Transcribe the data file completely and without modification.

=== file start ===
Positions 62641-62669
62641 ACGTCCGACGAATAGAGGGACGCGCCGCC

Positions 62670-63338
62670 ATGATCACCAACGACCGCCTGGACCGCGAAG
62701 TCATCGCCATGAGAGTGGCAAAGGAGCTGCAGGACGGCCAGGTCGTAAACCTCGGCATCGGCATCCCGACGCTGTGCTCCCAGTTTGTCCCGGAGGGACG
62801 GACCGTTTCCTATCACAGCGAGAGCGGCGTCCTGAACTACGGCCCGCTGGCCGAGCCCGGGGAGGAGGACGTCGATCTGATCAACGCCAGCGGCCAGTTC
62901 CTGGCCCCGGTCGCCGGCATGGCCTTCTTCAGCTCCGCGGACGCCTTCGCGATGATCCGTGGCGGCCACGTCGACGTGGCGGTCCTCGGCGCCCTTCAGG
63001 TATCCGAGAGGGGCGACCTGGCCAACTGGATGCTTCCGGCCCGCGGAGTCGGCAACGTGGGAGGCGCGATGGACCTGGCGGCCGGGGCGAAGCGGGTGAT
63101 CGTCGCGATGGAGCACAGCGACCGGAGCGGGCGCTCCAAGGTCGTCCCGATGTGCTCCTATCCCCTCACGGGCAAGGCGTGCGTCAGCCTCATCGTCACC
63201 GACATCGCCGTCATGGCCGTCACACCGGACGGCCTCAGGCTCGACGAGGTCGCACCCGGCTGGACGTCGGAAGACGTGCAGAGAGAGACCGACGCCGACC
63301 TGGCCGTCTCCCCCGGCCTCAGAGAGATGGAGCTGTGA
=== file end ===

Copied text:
Positions 62641-62669
62641 ACGTCCGACGAATAGAGGGACGCGCCGCC

Positions 62670-63338
62670 ATGATCACCAACGACCGCCTGGACCGCGAAG
62701 TCATCGCCATGAGAGTGGCAAAGGAGCTGCAGGACGGCCAGGTCGTAAACCTCGGCATCGGCATCCCGACGCTGTGCTCCCAGTTTGTCCCGGAGGGACG
62801 GACCGTTTCCTATCACAGCGAGAGCGGCGTCCTGAACTACGGCCCGCTGGCCGAGCCCGGGGAGGAGGACGTCGATCTGATCAACGCCAGCGGCCAGTTC
62901 CTGGCCCCGGTCGCCGGCATGGCCTTCTTCAGCTCCGCGGACGCCTTCGCGATGATCCGTGGCGGCCACGTCGACGTGGCGGTCCTCGGCGCCCTTCAGG
63001 TATCCGAGAGGGGCGACCTGGCCAACTGGATGCTTCCGGCCCGCGGAGTCGGCAACGTGGGAGGCGCGATGGACCTGGCGGCCGGGGCGAAGCGGGTGAT
63101 CGTCGCGATGGAGCACAGCGACCGGAGCGGGCGCTCCAAGGTCGTCCCGATGTGCTCCTATCCCCTCACGGGCAAGGCGTGCGTCAGCCTCATCGTCACC
63201 GACATCGCCGTCATGGCCGTCACACCGGACGGCCTCAGGCTCGACGAGGTCGCACCCGGCTGGACGTCGGAAGACGTGCAGAGAGAGACCGACGCCGACC
63301 TGGCCGTCTCCCCCGGCCTCAGAGAGATGGAGCTGTGA